Regional Analysis of Log Truck Crashes in the United States between 2011 and 2015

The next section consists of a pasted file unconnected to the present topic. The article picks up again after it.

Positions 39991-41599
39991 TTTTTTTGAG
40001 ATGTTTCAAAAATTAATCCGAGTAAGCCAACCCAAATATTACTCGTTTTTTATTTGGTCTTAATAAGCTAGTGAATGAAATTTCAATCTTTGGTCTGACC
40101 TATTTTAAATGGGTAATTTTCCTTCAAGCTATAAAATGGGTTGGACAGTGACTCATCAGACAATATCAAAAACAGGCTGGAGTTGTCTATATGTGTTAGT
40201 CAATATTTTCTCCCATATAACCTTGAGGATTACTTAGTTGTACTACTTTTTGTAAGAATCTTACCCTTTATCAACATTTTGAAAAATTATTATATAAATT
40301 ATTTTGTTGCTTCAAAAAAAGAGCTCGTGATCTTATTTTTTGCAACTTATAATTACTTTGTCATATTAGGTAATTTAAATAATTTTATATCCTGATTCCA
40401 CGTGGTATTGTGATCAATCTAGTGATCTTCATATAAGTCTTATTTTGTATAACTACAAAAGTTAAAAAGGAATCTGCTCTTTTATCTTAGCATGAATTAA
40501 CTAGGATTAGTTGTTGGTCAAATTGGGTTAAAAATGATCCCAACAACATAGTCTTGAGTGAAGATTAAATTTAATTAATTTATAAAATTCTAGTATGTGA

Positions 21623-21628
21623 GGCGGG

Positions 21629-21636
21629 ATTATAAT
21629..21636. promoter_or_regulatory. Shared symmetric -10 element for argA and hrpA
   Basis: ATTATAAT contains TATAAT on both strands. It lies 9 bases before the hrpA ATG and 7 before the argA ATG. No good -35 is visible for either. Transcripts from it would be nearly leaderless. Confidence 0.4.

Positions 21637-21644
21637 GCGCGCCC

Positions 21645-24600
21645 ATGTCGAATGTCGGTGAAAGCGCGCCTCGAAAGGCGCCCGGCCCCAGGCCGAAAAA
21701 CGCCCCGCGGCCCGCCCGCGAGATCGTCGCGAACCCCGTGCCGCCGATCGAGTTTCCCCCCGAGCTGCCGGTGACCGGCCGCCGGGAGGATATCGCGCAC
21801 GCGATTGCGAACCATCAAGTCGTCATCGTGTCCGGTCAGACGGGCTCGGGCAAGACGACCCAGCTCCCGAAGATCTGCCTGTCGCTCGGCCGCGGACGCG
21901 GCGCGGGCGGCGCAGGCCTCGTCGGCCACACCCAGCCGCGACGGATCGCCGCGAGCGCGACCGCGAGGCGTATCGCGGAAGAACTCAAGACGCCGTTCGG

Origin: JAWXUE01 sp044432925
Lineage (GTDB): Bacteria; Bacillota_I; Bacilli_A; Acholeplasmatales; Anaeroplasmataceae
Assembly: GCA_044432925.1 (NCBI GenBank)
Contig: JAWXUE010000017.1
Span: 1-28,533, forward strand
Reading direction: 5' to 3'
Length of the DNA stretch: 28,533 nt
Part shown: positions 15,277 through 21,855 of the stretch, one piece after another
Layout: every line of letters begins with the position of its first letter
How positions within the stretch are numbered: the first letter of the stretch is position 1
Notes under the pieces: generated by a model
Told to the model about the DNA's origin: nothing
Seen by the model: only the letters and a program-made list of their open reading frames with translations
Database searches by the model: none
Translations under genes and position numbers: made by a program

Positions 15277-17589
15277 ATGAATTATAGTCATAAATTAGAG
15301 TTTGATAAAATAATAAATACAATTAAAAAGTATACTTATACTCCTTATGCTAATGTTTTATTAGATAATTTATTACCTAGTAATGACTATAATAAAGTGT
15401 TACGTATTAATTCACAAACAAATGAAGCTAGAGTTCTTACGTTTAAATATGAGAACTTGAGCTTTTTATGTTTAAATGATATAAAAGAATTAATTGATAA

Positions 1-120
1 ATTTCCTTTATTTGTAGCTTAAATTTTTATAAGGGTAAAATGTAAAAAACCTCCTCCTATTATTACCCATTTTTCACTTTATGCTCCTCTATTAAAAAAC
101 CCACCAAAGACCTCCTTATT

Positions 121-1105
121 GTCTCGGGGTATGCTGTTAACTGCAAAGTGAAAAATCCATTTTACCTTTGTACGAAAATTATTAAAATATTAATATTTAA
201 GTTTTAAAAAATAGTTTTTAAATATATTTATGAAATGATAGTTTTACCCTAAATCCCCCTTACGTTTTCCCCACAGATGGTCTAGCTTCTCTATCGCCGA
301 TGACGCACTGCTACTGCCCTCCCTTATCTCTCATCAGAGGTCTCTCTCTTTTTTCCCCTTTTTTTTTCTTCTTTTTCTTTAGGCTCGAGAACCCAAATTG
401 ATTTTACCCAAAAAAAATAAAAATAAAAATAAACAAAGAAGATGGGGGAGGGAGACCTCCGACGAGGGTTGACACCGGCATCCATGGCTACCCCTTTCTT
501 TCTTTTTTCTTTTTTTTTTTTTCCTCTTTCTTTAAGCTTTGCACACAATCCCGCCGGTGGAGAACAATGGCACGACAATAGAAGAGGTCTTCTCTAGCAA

Safe and efficient transportation of fiber is an essential component of the forest products supply chain, yet log truck crashes are believed to have increased across the United States. We examined two federally maintained databases to explore crash characteristics. Study objectives were to characterize log truck crashes nationally and regionally, and to compare log trucks to other similar trucks and assess differences. An analysis of 383 crashes involving log trucks across the U.S. were divided into four geographic regions for regional assessment. Results indicate that log trucks were significantly more likely to experience a rollover (p<.0001) as compared to other large trucks types. The average age of log trucks involved in fatal crashes (13 years) was significantly older (p=.0109) than overall average age for other large trucks (7.6 years). Log truck driver age was significantly different between region (p=.0269) with the highest average age in the Western region (53.4) and the lowest average age in the Midwest region (45.5). Calculations of crash rates revealed that the national average was 0.7 fatal log truck crashes per 100 million ft3 of wood harvested. The highest rate of log truck crashes occurred in the Southeast with 0.9 fatal crashes per 100 million ft3 of wood harvested. Between 2011 and 2015 fatal log truck crashes increased by 41%. Log tractor-trailer crashes increased 33% while all tractor-trailer crashes increased by 16%. Our findings reveal sufficient differences between log trucks and other large trucks to justify additional research regarding causation of crashes.